The Torino leg of Framework was fantastic! A week of tutorials, mentorship, inspirational talks, guidance and in general gearing us up for the pitch and beyond. One of our first sessions was with Chilean director Alejandro Fernandez Almendras. We sat in a café and discussed his thoughts and answered his questions about the script. A very very useful session full of invaluable helpful insights. Next up we watch some of the teams pitch and listen to Marten Rabarts give feedback. Again greatly useful. Then we had a session with Katriel Schory (from the Israel Film Fund who Gaëlle had met on the Jerusalem Film Lab) which was also great. Katriel gave us insight into the script, our partnership and various aspects moving foward, particularly interested in us as a female team and our very strong female protagonists in the film. Then we met with Niko Remus, who is a post production supervisor and this too was great. He is a part of EP2C which is is a project based workshop dedicated to post-production management, mainly designed for producers. Gaëlle and I had to complete a questionnaire addressing all the technical, financial and artistic post-production challenges that lie ahead - and the great thing was that this was the first time we really sat down an focused on this in earnest. We usually spend so much energy on the writing and the packaging, and the positioning, the audience, the money, the marketing - none of which feels very real or tangibly about your actual film. Preparing for and then talking to Niko was so rewarding and refreshing, and it took us both into a place where we were really making our film, and thinking about all the problematics around that.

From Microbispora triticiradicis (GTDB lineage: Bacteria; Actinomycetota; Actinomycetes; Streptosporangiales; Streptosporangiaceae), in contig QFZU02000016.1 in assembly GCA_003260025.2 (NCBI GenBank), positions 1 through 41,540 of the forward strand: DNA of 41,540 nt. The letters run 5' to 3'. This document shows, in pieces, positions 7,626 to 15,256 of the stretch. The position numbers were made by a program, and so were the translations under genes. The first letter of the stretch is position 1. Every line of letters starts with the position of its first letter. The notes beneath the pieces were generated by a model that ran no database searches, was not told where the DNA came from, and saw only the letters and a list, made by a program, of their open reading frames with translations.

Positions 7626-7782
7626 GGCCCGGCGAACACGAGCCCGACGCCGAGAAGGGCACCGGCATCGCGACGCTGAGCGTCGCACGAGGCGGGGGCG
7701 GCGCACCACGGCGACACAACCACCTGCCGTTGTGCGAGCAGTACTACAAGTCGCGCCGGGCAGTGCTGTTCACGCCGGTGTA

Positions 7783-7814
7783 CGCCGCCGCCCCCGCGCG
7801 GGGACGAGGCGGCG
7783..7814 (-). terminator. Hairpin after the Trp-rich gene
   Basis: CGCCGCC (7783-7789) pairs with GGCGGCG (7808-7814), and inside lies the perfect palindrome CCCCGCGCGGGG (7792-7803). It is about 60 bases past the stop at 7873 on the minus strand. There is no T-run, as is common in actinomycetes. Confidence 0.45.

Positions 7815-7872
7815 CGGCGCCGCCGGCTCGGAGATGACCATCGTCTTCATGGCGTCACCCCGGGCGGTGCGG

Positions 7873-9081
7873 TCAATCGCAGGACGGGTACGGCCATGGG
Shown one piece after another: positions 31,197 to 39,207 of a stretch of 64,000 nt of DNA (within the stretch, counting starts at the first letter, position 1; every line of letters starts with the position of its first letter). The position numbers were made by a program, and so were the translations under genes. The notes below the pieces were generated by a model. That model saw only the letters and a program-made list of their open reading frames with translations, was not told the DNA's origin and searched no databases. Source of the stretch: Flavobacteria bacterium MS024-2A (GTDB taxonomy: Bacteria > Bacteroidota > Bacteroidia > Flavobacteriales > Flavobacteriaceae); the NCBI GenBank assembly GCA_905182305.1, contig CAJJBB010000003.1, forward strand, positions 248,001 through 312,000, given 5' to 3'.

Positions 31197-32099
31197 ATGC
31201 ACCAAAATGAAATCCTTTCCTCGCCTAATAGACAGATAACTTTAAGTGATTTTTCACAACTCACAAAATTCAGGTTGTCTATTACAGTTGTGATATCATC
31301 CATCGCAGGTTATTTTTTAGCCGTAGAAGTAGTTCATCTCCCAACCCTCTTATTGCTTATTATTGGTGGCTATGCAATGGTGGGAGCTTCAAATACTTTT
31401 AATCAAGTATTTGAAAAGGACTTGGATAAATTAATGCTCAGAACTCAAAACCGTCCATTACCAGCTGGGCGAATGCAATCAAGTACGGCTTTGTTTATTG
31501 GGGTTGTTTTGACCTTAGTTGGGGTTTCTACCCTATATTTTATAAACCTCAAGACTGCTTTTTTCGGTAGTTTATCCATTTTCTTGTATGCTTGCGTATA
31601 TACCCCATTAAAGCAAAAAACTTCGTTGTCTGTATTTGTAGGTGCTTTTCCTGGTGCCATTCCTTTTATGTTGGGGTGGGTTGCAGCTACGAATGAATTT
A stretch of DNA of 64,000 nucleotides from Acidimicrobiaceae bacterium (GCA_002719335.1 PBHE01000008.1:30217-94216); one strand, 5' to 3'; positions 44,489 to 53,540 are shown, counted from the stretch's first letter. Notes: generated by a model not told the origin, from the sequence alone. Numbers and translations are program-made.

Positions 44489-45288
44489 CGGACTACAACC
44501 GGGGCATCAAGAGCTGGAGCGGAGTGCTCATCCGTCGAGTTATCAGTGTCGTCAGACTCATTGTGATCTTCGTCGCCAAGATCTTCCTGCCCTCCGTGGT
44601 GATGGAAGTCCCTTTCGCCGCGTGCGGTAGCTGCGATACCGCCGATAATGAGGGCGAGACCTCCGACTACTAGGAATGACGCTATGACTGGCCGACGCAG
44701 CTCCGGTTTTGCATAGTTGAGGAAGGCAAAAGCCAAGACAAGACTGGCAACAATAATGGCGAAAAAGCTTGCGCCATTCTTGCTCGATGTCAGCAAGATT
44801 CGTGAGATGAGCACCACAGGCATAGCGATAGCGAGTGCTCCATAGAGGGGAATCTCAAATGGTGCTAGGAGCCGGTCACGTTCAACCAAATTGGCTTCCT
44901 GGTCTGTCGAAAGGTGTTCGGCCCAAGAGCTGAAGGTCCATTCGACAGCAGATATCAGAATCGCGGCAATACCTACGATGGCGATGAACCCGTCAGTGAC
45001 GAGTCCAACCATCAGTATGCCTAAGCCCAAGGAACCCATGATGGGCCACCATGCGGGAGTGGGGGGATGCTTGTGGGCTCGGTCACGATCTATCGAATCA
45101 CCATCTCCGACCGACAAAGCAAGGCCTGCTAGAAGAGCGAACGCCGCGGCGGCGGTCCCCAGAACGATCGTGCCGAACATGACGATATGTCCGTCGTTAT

All of these lectures, discussions and meetings went towards preparing us for our jury interview. The panel was: Paula Astorga - festival artistic director from Mexico, Benjamin Domench - producer from Argentina, Atiq Rahimi - Paris based filmmaker from Afghanistan and Fien Troch - filmmaker from Belgium. I thought the interview went really well, and I felt we were very well prepared by the time we got there. I'd say it was probably very close with 9 very strong teams and projects and probably very hard for the jury to make their final decisions. I don't know what we could have said that we didn't say - or what we might have held back on, as at the end of the day we didn't win the jury prize, however it was a really good experience and makes me feel very confident moving forwards. Winner was Jack Faber, and his producers Amir Harel and Ewa Puszczynska who delivered a really impressive pitch with a genius teaser. Well done to them and I look forward to seeing the film once it's made!

I was also super happy that our French coproducer Nathalie Algazi could come to Torino in time to help us with our pitching performance and take part in the one to one meetings with us. And Marie Sonne Jensen also from La Voie Lactée was there too. They had an airbnb flat near the Scuola Holden and so we were able to go back to theirs for practice.

Nathalie and Marie

In the end, I think perhaps the most helpful pitching practice came from the two private sessions we had with the lovely and insighful Ido Abram, the second of which Nathalie and Marie joined in. In any case the experience of standing up in front of 200 people and pitching them the project probably means anything after this will be a piece of cake!!